The S&P 500 is hitting up against substantial resistance right now. It has been here before. And before. And before.
Right now the technical indicators tell us nothing except in hindsight. Eventually one will be right and whomever was by luck of the draw pointing to that indicator at this moment, they will get to claim to be prescient.
Here you can see that the S&P 500 Index 50 day moving average on a weekly basis has crossed below the 100 day moving average on a weekly basis. This generally indicates the start of a bearish trend. However, we have gotten a few up days since that cross over began. We must remember the old adage; "the market can stay irrational longer than you can stay solvent" when considering what to do in response.
Ultimately, we are all still fighting the Fed and other central banks when it comes to fundamental analysis. It is clear at many levels that the fundamentals do not support a continued rise in stock prices. One merely must look at falling earnings and rising price to earnings ratios.
To my mind, the greatest bubbles in the world are not in the America. That doesn't mean we don't have problems. Eventually the wave of baby boomers hitting Medicare will be too much to handle and we will have to take drastic action. That will happen sometime in the next 15 years or so. But why would politicians deal with the problem now when they can retire and leave it to somebody else. Let the good times roll now.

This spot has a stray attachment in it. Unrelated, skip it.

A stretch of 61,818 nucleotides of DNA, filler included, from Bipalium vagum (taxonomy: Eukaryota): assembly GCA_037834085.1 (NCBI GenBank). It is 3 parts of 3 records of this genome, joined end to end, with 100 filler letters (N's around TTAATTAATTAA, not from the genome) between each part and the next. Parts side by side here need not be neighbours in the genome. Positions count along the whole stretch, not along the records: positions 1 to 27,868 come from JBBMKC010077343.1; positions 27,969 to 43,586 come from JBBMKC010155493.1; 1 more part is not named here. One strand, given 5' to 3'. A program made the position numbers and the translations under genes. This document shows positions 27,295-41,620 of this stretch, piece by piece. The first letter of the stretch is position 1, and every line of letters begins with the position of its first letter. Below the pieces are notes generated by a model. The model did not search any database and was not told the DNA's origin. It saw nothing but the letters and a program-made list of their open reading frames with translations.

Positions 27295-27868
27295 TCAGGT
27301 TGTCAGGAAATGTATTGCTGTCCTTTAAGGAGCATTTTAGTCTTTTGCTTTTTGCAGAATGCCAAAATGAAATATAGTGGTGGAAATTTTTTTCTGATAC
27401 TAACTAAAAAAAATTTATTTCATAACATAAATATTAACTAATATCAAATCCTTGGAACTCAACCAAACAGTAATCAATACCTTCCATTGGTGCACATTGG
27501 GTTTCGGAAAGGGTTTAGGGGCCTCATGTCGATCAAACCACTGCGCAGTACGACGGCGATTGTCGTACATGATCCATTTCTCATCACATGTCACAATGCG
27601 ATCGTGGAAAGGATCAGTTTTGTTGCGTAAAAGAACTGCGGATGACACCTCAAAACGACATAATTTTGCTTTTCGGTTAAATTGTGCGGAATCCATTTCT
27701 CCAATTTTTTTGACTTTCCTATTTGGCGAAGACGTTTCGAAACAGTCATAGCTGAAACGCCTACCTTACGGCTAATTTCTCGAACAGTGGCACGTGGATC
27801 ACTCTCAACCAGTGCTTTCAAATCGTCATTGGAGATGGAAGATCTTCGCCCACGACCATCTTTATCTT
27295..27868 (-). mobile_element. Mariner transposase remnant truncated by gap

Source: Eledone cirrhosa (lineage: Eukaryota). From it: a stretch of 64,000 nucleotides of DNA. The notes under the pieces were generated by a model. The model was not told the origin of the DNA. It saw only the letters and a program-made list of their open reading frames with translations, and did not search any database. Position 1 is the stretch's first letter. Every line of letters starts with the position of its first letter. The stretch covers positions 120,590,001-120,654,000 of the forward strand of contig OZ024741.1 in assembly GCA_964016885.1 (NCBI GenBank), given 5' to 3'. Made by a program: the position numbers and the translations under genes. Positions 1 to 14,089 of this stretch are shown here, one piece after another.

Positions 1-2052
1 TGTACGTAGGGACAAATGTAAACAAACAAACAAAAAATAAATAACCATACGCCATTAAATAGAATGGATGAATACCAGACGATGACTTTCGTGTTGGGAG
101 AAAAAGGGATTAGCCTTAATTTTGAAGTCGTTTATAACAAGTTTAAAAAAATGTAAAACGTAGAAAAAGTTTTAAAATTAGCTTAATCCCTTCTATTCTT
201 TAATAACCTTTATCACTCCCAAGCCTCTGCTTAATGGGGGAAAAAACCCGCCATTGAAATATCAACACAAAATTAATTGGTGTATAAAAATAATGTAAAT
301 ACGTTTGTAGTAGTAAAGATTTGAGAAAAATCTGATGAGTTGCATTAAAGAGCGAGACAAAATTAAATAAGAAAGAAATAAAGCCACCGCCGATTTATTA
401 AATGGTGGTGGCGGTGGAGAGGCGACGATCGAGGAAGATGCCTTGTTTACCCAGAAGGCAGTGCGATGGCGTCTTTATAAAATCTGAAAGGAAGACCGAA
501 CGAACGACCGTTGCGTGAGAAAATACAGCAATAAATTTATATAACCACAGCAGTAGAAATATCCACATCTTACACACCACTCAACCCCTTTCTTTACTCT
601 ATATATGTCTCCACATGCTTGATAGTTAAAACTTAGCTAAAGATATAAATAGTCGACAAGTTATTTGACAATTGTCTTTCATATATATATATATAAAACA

Heck, in America, we have about a quarter of the population backing a socialist who can't even count the delegates to know he's lost. Go figure, a socialist that can't do math. That explains a lot. It reminds me of this quote: "if socialists understood economics, they wouldn't be socialists." (Friedrich Hayek)
What Mario Draghi is doing in Europe is outright asinine in my opinion. Then again, he gets to be central bank chief and I merely own a few small businesses that the central bank could really screw up. The same can be said for China and Japan. At least the Japanese seem to have their heart in the right place. I'll happily send them a few bucks when it's time for their bailout.
Below is the 10 year chart. Take a look at the relationships of the moving averaged back around the 2007-09 financial crisis. It would appear we are closing in on another correction of significance, however, who knows, the central banks are playing with the test tubes and nothing has blown up. Yet.
So, for now, I am looking at markets and I see rising risk in the face of prices that won't fall. I have a small hedge on and this gold bear is back in gold for the first time in many years. A lot of people are aching to put their cash to work who were smart enough to raise some cash the past year. To them I say, keep sitting on that cash. Wait for straighter pitches for the most part, we're dealing with a lot of curve balls right now.
S&P 500 Technically Speaking